Sprinklers have become a threat to warehousing
Sprinklers have become a threat to warehousing. As Hirim Maxim invented them we should know they are dangerous. After all, he is also the father of the machine gun. It seems that fire regulations around the use of sprinklers are now being enforced. The cost of course will be huge and the benefits questionable.
As a mobile rack supplier we hoped that SA would follow British sprinkler practice, especially when it comes to freezer stores, but it seems not. Visiting a UK cold store I noticed that one corner of the freezer chamber had been cut off at an angle. As this would have complicated the mobile layout I asked why it had been necessary. The manager’s answer was that access to the back of the facility had to be wide enough for a fire brigade turntable. “Someone might need to be rescued from the engine room roof”, he said. “The alternative would be sprinklers and we don’t want those.” It seems that, in the UK, which is after all Health and Safety Central, if a cold store can show that a fire in the facility will not endanger any surrounding buildings and the buildings have been designed to allow personnel to escape, then sprinklers are not required. As the manager said, “it is better to let the building burn.”In ambient stores above a certain height and depending on the nature of the products stored, in rack sprinklers are sometimes required. Storax mobiles can incorporate these via flexible steel hoses and special sprinkler attachments.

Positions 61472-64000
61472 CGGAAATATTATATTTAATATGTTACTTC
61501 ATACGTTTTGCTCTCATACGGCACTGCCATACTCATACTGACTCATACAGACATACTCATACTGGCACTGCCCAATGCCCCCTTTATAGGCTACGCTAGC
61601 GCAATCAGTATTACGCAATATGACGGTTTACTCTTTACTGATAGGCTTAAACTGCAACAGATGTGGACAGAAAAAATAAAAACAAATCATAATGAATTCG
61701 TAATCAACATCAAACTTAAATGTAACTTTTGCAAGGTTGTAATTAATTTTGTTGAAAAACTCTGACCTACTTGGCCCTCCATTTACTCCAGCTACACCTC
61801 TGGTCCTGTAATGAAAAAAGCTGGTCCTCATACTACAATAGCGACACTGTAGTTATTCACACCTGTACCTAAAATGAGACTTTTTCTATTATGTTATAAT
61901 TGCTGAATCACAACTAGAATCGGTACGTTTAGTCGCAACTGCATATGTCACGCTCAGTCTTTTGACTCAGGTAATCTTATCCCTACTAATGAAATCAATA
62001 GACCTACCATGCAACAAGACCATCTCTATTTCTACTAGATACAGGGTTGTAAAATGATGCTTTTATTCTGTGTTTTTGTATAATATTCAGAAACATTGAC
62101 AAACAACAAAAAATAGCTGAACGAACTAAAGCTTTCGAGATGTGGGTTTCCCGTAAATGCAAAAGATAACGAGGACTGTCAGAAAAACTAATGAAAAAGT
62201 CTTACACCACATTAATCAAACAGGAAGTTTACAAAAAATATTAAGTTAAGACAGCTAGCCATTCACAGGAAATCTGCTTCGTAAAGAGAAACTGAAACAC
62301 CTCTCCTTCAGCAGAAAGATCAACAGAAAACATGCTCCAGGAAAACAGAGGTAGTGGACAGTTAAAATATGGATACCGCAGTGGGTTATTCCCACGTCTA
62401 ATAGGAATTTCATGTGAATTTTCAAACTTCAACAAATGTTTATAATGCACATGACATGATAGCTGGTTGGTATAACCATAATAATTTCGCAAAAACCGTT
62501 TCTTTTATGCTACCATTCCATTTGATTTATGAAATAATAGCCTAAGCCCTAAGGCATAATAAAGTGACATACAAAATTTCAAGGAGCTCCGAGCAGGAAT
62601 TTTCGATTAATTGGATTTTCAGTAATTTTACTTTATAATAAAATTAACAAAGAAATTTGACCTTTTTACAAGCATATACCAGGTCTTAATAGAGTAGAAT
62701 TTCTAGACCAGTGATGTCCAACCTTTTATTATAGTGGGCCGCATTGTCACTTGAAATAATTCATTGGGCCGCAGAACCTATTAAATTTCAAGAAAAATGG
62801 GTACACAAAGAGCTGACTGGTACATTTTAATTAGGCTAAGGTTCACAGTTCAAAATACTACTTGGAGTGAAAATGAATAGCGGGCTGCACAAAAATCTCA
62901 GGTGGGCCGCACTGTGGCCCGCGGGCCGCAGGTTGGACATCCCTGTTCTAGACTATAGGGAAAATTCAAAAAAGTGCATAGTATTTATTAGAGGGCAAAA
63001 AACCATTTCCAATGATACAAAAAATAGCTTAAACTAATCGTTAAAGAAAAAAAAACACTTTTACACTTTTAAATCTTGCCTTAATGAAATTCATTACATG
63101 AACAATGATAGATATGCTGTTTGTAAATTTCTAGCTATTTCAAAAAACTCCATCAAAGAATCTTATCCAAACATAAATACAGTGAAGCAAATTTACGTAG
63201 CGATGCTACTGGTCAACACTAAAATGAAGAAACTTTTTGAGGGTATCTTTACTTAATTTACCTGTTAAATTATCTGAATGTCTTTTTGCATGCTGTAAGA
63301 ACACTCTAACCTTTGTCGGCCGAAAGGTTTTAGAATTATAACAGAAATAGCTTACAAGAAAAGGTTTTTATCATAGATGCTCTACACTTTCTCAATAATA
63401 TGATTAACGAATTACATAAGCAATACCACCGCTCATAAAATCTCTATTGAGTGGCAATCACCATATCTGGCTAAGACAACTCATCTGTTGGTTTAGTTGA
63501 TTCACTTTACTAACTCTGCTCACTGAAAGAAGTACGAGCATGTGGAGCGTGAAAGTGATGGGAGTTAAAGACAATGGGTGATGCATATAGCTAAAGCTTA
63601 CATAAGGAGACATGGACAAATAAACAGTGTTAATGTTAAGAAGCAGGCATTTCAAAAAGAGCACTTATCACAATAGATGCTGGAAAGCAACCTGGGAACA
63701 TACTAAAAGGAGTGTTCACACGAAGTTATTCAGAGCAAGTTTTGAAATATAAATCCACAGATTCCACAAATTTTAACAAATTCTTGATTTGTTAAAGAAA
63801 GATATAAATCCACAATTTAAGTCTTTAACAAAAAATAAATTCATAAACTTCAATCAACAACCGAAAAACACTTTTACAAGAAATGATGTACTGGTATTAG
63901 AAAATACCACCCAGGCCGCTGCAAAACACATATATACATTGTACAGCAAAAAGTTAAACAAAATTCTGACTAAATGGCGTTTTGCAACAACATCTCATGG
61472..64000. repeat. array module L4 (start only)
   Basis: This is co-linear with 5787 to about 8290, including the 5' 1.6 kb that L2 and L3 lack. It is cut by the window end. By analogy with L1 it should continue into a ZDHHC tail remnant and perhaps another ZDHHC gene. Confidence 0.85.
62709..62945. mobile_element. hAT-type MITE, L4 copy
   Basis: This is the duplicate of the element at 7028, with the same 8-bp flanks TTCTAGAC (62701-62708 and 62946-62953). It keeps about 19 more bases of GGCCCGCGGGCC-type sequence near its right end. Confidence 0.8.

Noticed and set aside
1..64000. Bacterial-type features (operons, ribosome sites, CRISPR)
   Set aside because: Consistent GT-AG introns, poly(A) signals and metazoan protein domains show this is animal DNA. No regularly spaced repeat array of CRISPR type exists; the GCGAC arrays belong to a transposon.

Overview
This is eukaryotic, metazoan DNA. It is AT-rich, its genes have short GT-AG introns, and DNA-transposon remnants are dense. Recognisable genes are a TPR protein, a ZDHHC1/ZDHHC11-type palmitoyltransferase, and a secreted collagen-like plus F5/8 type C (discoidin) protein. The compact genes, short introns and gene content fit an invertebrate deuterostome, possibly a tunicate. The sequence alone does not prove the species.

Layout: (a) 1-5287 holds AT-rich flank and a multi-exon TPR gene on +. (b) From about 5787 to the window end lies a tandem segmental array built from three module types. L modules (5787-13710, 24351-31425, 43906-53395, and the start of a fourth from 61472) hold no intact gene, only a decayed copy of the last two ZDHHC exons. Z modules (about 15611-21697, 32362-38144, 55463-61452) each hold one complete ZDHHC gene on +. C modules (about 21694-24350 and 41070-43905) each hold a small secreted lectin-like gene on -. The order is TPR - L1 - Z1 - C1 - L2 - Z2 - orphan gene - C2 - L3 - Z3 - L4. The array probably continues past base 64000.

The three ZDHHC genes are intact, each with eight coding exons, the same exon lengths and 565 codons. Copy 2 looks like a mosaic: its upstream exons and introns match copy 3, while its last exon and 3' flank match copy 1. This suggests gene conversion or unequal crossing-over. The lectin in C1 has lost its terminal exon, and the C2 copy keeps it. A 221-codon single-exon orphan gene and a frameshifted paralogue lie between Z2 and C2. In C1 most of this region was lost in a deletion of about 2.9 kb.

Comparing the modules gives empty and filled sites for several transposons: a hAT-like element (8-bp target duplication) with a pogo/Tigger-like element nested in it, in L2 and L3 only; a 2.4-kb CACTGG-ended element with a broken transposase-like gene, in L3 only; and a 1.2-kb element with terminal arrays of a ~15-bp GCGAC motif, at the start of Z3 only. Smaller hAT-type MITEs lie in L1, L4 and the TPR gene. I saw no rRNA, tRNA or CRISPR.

However, in South Africa the fore authorities appear to have gone overboard. We have just completed a mobile installation in a minus 25 Degree freezer store where in rack sprinklers were non-negotiable. I hope the sprinkler system has an interlock that prevents the flow of water unless there is an additional indication of heat or smoke. Otherwise, a sprinkler head could be knocked off. Ensuing panic will ensure that the freezer store becomes a skating rink and the mobile bases will be locked in place.Another recent cold store project has been forced to install an early suppression fast response (ESFR) sprinkler system which is designed to put a fire out, rather than control it until the Fire Department arrives. The system, of course must be dry, but at least there are no in rack sprinkler heads. The down side is that a broken sprinkler head can deliver 1000’s of litres a minute, so the store will quickly resemble a block of ice. As the local water main cannot be relied upon to supply a sufficient water pressure, two water storage tanks must also be built. One tank should just about half fill the cold store, but the regulations say there must be two. There must also be two delivery pumps, just in case. The net effect of these fire precautions is to make the sprinkler system more expensive than the mobile racking. That’s a lot of money for a system that you hope will never have to work.
Ironically we designed a cantilever rack at the back of the mobile bases so as to allow for an escape route, along the lines of the current British practice. But this, it appears, is irrelevant.Before the building of new warehouses is put on hold by the cost of fire suppression systems, can the regulating bodies meet with the cold store and warehouse operators and agree on a reasonable and practical system for fire control which can then be enforced country wide?